(CNSNews.com) - A "grand gesture" on the part of the U.S. could break an impasse at the United Nations where member states have failed to agree on a candidate to fill the remaining seat on the Security Council, according to policy analysts with the Council on Hemispheric Affairs (COHA).
If the U.S. were to come out in support of St. Lucia as a compromise candidate for the Latin American and Caribbean seat currently contested by Venezuela and Guatemala, Washington would be better positioned to improve strained relations with countries in that region, said COHA director Larry Birns.
After 35 rounds of voting by secret ballot, neither Venezuela nor Guatemala has been able to secure the two-thirds majority needed to acquire the non-permanent member Security Council position. The voting is scheduled to resume on Wednesday.
Loathe to have Venezuela in the Security Council at a time it is focusing on such critical issues as the North Korean and Iranian nuclear programs, the U.S. is backing Guatemala and encouraging others to do the same.
Other policy experts who spoke with Cybercast News Service did not disagree with Burns' assessment on the need for constructive engagement between the U.S. and its neighbors to the south.
Stephen Johnson, senior policy analyst for Latin America at The Heritage Foundation, said there are ways the U.S. can show countries in the hemisphere that "we are interested in their well-being," such as approving free trade agreements with Peru and Colombia.
The U.S. could also improve cooperation in the law enforcement field, Johnson said, arguing in favor of a "harmonization" between U.S. and Latin American laws that would facilitate this.
But where COHA views Venezuelan President Hugo Chavez as an advocate of democracy, other analysts see him as a dangerous and destabilizing figure bent on undermining U.S. interests.
"Chavez supposedly poses a mortal threat to Bush because he wants to have a socialist economy and a democratic political system," Birns said. "Big deal - that's what John Locke was all about when he talked about the social contract."
Nile Gardiner, an international policy expert at the Heritage Foundation, does not see the left-wing Venezuelan leader as an amiable democrat, however.
"He's a growing strategic threat to U.S. interests," Gardiner said. "He's forming military partnerships with Iran, Russia and China. Venezuela has every opportunity under Chavez to emerge as a dangerous rogue state by aligning itself with state sponsors of terrorism with nuclear ambitions."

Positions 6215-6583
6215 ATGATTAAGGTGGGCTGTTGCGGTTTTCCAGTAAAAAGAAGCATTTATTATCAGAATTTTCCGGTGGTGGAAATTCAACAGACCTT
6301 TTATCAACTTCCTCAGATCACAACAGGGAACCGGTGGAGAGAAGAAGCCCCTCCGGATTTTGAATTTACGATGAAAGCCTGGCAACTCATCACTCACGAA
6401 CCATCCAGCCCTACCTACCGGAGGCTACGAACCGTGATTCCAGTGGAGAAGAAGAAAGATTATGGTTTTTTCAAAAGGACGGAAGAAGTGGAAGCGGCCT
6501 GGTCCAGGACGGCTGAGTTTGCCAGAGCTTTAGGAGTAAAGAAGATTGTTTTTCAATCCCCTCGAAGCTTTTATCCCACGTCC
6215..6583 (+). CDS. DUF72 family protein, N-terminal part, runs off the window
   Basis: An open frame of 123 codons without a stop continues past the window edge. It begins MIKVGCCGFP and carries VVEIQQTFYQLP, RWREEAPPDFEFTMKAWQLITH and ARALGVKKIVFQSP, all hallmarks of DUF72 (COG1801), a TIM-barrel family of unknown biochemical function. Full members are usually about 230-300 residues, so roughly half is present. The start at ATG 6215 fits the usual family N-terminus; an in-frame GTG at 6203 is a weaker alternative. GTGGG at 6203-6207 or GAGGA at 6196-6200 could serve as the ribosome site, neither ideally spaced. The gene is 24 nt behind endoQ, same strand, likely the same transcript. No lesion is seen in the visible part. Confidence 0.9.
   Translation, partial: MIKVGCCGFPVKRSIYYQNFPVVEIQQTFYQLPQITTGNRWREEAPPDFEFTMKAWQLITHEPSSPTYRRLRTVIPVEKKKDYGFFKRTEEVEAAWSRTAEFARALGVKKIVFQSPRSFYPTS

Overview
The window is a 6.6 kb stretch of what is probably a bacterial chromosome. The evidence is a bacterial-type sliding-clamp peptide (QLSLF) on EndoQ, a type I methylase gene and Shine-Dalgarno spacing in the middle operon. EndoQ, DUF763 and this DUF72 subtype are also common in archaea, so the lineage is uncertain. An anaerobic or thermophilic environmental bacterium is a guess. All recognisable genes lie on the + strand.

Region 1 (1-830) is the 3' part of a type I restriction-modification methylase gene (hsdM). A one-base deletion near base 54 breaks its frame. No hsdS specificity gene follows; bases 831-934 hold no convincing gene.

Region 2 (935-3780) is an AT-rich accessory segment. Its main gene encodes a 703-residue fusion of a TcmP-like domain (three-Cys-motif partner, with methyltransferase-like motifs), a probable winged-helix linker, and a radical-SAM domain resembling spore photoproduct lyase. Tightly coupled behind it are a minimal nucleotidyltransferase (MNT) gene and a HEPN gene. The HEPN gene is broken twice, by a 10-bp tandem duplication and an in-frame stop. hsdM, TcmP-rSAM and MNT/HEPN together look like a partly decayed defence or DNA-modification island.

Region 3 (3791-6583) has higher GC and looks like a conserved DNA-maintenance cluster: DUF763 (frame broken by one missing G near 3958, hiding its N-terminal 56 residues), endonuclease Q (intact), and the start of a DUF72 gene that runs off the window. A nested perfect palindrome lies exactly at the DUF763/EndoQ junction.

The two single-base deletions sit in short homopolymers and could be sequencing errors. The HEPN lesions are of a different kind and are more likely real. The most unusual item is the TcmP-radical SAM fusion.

Gardiner told Cybercast New Service the credibility of the U.N. and the utility of the Security Council would be greatly eroded if Venezuela won the seat.
"Venezuela's election to the Security Council would be a huge propaganda coup for the anti-American movement, not only in Latin America, but across the globe," he said. "It would also significantly strengthen the position of Iran and in turn increase opposition to the sanctions regime imposed by the Security Council."
Birns said it appeared right now that neither of the current candidates would prevail.
In the latest round, Guatemala obtained 103 votes to its rival's 81. There were seven abstentions. Guatemala has maintained a lead in every round so far with the exception of the sixth round last Monday, which ended in a tie.
Venezuela's bid for the open seat was damaged when Chavez delivered a speech before the General Assembly in September, calling President Bush "the devil."
Venezuela's envoy has already said that his country will not withdraw from the ballot.
There is a precedent at the U.N. for third candidates to emerge when member states have failed to fill a seat. COHA thinks St. Lucia fits the bill this time.
It describes the tiny Caribbean island nation (pop. less than 170,000) as a "model democracy" with a highly educated, English-speaking population, a "transparent banking system" and a strong law enforcement record.
It is among the 10 Caribbean nations that have never held a seat on the Security Council.
Birns said an expression of support for St. Lucia from U.S. officials would recognize the "innate contributions" of the Caribbean countries.
St. Lucia also had a much better record on human rights than Guatemala, he said.
St. Lucia opposed U.S. intervention in Iraq. COHA argues, however, that the island nation is not reflexively anti-American.
St. Lucia supported "Washington's legitimate aspirations" such as joint efforts to combat illegal drug trafficking, the group said in a memorandum.
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